While the shifting winds of Pokljuka, Slovenia, represented an opportunity for the Canadian women’s biathlon team, the American ladies were not so lucky.
There were of course highlights: Sara Studebaker shot a strong competition, missing only a single shot to lead the team in 35th. It was the best World Cup result of the season so far for the team’s most veteran athlete.
“Today was definitely a tough day on the range,” Studebaker said in a U.S. Biathlon Association press release. “Some people got lucky with the wind, and some people had super windy conditions while they were shooting. I definitely was lucky, but I’ve also been really working on my shooting since Sochi did not go as I had hoped on the range. I was really happy to have a solid race today and score some World Cup points! It was a good race for me to have right now and I’m looking forward to improving in the Pursuit.”
But Annelies Cook missed five shots total for 79th place, and Hannah Dreissigacker collected eight penalties for 83rd. Neither will compete in Saturday’s pursuit race.
Susan Dunklee, meanwhile, had a good thing going after she cleaned all five prone targets and was skiing easily within the top ten. But when she came onto the range for standing, she realized that the back end of her rifle’s sight had somehow fallen off while she was skiing – “one of the more frustrating situations I have encountered as an athlete,” Dunklee wrote in an e-mail to FasterSkier.
Waving her arms to range officials in an attempt to receive a spare part (she didn’t), Dunklee attracted the attention of commentators and was featured both in the broadcast and even in online news in biathlon-hungry countries.
“The coach looks dejected,” Swedish commentator and former biathlete David Eckholm noted.
As Dunklee explained it, Studebaker noticed the piece on top of one of the hills, so it must have come off of her rifle there.
“It occasionally comes loose on my rifle and the piece starts to unscrew a little, but to have it come off entirely… I never expected that,” Dunklee wrote. “I had just checked it yesterday too.”
She was left trying to shoot more or less without a sight.
“Rather than peering through a pin sized peep hole, I was looking through more of a centimeter sized hole,” Dunklee wrote. “I could still see through to the front sight but without the eyepiece I had very little chance of lining it up correctly to hit anything.”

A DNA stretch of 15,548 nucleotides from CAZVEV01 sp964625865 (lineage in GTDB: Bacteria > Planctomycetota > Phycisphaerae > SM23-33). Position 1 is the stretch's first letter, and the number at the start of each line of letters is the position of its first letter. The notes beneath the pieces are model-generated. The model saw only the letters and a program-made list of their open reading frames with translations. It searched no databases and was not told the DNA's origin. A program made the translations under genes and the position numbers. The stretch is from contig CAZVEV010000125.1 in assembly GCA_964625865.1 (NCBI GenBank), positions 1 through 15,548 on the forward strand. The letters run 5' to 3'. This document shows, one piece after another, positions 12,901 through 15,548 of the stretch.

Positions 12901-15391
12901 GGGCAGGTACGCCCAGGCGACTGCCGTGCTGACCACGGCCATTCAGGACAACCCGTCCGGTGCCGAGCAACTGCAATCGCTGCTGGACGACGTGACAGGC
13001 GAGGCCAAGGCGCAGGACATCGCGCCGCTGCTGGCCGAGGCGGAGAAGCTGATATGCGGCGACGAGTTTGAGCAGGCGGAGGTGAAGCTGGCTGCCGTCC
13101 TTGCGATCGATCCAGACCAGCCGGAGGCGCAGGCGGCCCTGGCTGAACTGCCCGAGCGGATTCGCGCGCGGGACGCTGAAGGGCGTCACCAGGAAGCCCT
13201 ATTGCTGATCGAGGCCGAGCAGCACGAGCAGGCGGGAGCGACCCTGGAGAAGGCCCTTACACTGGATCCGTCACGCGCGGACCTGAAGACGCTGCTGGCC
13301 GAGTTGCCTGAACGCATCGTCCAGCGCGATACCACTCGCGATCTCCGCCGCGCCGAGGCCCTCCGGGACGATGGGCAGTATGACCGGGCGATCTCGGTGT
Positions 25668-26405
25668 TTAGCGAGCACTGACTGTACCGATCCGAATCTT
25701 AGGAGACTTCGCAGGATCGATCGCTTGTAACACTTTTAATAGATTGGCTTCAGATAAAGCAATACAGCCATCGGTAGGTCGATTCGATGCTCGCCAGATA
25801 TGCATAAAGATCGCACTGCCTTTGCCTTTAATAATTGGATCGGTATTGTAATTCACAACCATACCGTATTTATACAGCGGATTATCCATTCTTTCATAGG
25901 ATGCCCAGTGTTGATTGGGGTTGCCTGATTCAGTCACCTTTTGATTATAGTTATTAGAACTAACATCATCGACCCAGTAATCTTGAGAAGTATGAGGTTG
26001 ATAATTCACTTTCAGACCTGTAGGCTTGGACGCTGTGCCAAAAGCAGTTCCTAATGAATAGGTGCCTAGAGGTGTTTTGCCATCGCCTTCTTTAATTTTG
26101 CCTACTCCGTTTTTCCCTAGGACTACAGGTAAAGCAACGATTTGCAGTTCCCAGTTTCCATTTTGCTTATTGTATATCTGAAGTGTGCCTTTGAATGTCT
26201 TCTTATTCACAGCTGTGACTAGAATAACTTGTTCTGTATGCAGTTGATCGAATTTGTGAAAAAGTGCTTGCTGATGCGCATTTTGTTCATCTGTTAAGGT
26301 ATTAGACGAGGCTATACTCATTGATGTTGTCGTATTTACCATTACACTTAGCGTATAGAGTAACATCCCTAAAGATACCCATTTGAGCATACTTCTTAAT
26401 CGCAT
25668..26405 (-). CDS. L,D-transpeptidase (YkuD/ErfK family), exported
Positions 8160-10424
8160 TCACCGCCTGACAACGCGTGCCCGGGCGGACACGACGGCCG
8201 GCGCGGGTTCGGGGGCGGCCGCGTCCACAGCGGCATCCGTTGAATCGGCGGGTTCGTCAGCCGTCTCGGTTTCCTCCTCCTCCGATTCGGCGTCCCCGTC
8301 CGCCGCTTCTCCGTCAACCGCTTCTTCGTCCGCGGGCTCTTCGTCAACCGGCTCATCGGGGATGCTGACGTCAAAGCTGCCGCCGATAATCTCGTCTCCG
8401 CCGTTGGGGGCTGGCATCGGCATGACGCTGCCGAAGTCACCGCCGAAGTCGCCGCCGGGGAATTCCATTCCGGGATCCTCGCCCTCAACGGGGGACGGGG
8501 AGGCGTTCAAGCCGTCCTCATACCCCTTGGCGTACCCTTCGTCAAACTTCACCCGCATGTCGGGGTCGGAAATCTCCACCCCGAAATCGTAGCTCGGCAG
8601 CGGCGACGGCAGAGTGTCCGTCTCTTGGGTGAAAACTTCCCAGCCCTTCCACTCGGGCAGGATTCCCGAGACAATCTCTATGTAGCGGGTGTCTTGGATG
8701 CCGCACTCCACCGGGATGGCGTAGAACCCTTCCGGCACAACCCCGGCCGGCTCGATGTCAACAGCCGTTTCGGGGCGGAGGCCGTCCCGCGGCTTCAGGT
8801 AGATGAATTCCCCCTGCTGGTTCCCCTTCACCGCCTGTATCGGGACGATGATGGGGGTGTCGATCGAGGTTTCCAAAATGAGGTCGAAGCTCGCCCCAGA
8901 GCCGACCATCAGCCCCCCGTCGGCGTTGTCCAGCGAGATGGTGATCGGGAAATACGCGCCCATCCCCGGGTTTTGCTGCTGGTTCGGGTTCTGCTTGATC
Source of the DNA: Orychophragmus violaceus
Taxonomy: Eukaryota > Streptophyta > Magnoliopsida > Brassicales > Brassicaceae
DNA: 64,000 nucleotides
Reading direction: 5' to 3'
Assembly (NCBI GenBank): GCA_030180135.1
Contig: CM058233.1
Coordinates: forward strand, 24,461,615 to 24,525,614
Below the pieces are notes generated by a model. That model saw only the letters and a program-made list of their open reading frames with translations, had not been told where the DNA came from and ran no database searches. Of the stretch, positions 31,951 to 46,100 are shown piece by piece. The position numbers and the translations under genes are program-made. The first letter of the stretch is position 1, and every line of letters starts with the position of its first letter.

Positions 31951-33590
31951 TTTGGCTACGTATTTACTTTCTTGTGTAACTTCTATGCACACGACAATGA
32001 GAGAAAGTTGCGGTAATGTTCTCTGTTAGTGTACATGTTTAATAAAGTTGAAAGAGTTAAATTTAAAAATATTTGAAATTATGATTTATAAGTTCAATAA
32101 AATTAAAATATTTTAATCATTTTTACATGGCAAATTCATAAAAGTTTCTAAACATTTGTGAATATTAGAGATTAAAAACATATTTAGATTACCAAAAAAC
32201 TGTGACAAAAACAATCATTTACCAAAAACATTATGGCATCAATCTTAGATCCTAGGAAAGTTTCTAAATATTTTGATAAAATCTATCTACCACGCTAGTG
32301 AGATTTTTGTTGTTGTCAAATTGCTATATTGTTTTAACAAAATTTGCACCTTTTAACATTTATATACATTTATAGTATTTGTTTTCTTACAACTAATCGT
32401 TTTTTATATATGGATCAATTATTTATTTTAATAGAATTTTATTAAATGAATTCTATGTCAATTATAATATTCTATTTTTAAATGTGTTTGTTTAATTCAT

She missed four of her five targets – and actually that one hit was impressive. Despite the penalty loops, Dunklee had the fifth-fastest course time of the day and finished 38th, living to fight another day in the pursuit.
In cases of rifle malfunctions, she explained, athletes have a few options. One is to receive help from a range official. For instance if a magazine falls out of the rifle in a crash, athletes can raise an arm and ask for ammunition to be brought to them.
If the rifle breaks, all teams actually have one spare rifle that they keep on the range. Atheltes can ask to use it by, again, raising an arm and making the request to a range official.
“It is difficult to make snap decisions weighing how much time you might lose trying communicate and waiting for the necessary aid against the probability of hitting targets and the time you might spend in the penalty loop,” Dunklee explained. “Unfortunately I totally forgot about the spare rifle as option until I was done shooting. associated the spare only with broken stocks and snow-jammed sights and I didn’t make the obvious logical conclusion that it might be a good option in a case like this too.”
The women’s pursuit will start at 1:25 pm. local time on Saturday, or 7:25 a.m. EST.
Chelsea Little is FasterSkier's Editor-At-Large. A former racer at Ford Sayre, Dartmouth College and the Craftsbury Green Racing Project, she is a PhD candidate in aquatic ecology in the @Altermatt_lab at Eawag, the Swiss Federal Institute of Aquatic Science and Technology in Zurich, Switzerland. You can follow her on twitter @ChelskiLittle.